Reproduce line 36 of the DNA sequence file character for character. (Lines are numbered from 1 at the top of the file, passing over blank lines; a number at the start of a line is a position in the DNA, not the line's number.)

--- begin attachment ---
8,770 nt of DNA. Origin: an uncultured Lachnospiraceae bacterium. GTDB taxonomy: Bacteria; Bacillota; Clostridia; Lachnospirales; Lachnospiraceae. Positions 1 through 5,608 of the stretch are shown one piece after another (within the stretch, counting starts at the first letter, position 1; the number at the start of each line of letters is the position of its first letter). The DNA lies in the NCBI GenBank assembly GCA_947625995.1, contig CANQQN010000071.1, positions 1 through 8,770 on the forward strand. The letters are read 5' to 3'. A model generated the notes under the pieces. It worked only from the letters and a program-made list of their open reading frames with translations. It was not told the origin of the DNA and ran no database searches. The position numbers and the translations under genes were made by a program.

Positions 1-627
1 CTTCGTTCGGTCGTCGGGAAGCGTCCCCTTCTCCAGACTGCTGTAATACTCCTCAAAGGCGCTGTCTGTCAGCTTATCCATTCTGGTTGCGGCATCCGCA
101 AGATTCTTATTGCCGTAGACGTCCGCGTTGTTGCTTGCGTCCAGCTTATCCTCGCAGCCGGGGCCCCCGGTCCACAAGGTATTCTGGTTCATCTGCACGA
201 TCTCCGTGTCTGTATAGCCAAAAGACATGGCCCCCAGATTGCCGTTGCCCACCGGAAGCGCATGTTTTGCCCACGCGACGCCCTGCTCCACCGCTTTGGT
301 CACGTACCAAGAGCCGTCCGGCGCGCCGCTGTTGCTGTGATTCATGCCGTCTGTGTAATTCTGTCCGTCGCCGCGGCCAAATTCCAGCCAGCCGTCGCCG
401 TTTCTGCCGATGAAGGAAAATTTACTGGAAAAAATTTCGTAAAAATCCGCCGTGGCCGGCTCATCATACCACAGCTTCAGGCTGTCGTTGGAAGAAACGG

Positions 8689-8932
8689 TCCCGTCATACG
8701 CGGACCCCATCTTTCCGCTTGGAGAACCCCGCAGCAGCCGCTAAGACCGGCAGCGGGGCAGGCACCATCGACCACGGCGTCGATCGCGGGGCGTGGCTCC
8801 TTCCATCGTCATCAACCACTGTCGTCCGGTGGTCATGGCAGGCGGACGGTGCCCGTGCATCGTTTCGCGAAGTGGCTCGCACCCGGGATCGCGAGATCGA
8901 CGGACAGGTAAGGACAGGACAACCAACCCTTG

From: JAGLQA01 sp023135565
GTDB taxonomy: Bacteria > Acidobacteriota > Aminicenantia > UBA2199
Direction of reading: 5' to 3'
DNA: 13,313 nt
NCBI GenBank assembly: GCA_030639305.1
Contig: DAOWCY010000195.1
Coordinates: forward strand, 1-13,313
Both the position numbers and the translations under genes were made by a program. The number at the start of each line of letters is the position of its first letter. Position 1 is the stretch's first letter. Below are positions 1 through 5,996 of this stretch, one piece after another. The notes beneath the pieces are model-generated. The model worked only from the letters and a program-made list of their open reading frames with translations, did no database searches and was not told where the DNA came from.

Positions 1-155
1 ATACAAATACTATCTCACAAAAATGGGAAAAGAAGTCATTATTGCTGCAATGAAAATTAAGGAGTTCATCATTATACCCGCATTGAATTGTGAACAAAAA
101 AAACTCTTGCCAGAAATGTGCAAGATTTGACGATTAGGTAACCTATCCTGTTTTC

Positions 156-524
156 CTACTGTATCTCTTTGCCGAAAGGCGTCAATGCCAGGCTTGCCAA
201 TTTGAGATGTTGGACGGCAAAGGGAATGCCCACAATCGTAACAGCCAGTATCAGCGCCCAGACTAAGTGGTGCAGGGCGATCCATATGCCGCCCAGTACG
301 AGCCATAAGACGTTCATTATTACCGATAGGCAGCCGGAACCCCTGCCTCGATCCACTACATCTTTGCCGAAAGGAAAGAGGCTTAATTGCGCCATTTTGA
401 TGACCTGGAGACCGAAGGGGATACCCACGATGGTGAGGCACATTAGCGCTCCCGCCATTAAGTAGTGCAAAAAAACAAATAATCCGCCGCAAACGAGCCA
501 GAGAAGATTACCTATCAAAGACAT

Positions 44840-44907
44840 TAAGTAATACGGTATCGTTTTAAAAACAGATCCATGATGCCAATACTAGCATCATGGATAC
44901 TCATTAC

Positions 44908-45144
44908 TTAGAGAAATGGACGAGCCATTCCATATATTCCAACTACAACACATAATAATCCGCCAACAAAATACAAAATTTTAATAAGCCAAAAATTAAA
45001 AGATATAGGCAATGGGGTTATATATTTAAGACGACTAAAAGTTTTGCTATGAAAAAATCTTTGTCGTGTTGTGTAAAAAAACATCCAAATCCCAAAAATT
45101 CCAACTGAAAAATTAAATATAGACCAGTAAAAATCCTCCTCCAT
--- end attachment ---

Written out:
45101 CCAACTGAAAAATTAAATATAGACCAGTAAAAATCCTCCTCCAT